- Geometry shrinks, 2.5D and 3D drives the mass markets, every IC designer/provider wants their products to become 'mobile', IOT, etc...
    - QFPs, in general, grow in area and weight, as pin count grows. Area and weight are seen as being 'bad karma' for those growing markets;
    - Only a few companies seems to have any concerns about their customers being able or not, to do hand solder or rework anything, very few indeed....

    The present P2 package seems a reasonable Thermal/handling point, given the large die size.
    Possible future options will be firstly dictated by 'what is available' and 'what can fit', but the EPAD has bumped users pretty much to reflow process

    The QFN100 I linked earlier might fit P2 Die, and it does have a nominally smaller** PCB footprint, but the QFN100 found is 0.4mm QFN, and that is a notch harder than 0.5mm TQFP
    BGA seems to offer little size gain, given the large die dimensions ?

    ** QFN parts can look smaller, but if you cannot fit vias inside the pad ring, the finally fan-out area can be not much smaller than TQFP100.
  • Peter JakackiPeter Jakacki Posts: 7,718
    edited August 10 Vote Up0Vote Down
    Yanomani wrote: »
    jmg wrote: »

    That link had issues loading, but I found a single-page pdf here, of the suggested copper areas that most can infer from
    https://www.renesas.com/cn/zh/package-image/pdf/mountpad/fig1015e.pdf

    Henrique

    I always just remove the HTTPS part and mostly it works as it does in this case.

    Tachyon Forth - compact, fast, forthwright and interactive
    useforthlogo-s.png
    --->CLICK THE LOGO for more links<---
    Latest binary V5.4 includes EASYFILE +++++ Tachyon Forth News Blog
    P2 SHORTFORM DATASHEET +++++ TAQOZ documentation
    Brisbane, Australia
  • jmg wrote: »
    No leads go to GND?
    There are many 'leads to gnd' inside the package, ie the die's many GND pads wire bond onto the PAD area.
    OnSemi are making this, so they must have signed off on the bonding plan.

    Those are not leads, they are wire bonds and from an EMI perspective should not be treated the same. OnSemi may have signed off on the bonding plan, but I doubt they are reviewing the design apart from a DFM perspective. From a theory of operation perspective, this layout includes risks. In my 27 years of electronics manufacturing positions, I have never seen a chip not have ground brought out to perimeter pins or multiple balls for numerous reasons, EMI being one. As I said, time will tell and I of course will still be waiting for the BGA package version. The thought that the P2 needs to be easy to handsolder has been given significantly too much weight in my opinion. Then again, I am still wondering why Parallax didn't partner with TSI as a foundry since they are literally 10 minutes away. I am sure there are reasons that I am unaware of for many of my questions, but when compared to all the other chips I deal with on a daily basis, the P2 has some oddities that do stand out.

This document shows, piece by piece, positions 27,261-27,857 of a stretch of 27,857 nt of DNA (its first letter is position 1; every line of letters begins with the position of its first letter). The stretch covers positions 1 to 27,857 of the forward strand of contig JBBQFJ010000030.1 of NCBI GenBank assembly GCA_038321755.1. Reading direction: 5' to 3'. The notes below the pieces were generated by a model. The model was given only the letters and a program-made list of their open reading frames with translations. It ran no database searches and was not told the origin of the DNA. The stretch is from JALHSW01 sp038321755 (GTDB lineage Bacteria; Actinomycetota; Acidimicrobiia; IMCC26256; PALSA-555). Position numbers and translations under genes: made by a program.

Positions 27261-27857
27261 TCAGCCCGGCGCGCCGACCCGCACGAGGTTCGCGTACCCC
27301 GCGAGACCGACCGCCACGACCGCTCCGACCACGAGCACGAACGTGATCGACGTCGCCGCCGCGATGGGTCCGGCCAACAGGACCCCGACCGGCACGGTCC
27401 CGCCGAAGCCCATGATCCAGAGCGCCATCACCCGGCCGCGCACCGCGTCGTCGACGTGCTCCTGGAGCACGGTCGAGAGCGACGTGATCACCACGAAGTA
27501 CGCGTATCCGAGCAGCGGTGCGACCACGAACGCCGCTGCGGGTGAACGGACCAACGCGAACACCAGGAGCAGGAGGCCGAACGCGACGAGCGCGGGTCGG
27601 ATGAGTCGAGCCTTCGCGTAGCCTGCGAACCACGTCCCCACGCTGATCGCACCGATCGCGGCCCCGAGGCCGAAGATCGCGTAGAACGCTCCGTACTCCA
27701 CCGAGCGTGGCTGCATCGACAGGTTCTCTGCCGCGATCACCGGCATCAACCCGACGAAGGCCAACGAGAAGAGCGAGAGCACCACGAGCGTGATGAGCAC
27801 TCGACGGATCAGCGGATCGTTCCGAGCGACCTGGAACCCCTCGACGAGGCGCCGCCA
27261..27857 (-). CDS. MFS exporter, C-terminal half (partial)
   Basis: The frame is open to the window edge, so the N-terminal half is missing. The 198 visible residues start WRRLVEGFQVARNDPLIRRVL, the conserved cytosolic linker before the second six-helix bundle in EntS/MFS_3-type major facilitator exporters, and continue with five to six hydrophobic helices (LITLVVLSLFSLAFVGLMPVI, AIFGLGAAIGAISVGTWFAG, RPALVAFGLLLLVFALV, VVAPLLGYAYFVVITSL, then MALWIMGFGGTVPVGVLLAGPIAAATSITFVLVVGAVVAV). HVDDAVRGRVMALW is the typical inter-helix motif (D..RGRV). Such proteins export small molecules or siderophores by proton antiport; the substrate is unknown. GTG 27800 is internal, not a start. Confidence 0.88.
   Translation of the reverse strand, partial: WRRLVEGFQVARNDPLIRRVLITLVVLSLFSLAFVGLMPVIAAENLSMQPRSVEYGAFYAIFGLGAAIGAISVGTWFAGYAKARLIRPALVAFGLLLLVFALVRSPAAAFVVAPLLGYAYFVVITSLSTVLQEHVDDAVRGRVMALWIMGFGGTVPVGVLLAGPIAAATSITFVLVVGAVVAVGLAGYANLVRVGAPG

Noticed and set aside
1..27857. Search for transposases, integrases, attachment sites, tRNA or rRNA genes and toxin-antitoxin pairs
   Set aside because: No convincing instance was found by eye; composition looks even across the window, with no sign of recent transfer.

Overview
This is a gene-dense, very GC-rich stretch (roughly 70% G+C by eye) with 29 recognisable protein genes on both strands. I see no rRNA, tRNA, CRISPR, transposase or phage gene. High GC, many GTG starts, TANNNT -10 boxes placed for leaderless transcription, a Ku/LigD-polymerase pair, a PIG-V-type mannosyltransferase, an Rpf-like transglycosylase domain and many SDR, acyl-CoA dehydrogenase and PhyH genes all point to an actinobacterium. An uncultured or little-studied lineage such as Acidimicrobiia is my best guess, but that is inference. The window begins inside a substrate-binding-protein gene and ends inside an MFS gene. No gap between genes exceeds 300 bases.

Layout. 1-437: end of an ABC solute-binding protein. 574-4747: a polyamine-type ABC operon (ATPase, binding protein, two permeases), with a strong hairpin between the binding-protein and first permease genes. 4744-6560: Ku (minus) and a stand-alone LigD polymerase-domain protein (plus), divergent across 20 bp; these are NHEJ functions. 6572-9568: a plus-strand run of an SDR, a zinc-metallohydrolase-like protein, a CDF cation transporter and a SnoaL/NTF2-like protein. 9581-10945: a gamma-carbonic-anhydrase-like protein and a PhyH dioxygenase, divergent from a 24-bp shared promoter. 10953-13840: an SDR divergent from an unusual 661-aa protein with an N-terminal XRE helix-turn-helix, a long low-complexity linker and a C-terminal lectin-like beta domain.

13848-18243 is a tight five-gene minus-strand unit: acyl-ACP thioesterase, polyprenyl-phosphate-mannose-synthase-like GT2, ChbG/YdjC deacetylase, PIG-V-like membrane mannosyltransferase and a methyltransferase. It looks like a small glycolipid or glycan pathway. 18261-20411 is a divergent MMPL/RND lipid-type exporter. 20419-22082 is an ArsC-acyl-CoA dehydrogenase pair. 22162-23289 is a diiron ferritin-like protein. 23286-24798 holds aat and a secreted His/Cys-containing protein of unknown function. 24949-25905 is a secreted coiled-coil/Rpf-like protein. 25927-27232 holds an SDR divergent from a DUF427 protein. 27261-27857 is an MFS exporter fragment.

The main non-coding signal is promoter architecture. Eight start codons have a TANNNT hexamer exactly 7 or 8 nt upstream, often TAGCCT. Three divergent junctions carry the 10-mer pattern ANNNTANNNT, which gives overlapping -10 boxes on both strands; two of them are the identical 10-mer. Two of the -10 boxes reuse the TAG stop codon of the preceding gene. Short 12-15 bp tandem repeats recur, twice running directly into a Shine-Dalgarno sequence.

• jmgjmg Posts: 12,070
    The thought that the P2 needs to be easy to handsolder has been given significantly too much weight in my opinion..
    Given the die size, the package chosen looks a good choice to me, and it's not that easy to hand solder...
    'Next step' would be a QFN100, but that looks to also bring 0.4mm lead pitch, which certainly shift manufacturing costs.
    BGA packages will come down to customer demand volumes, but the BGA package would not be much smaller than QFN, given the die size.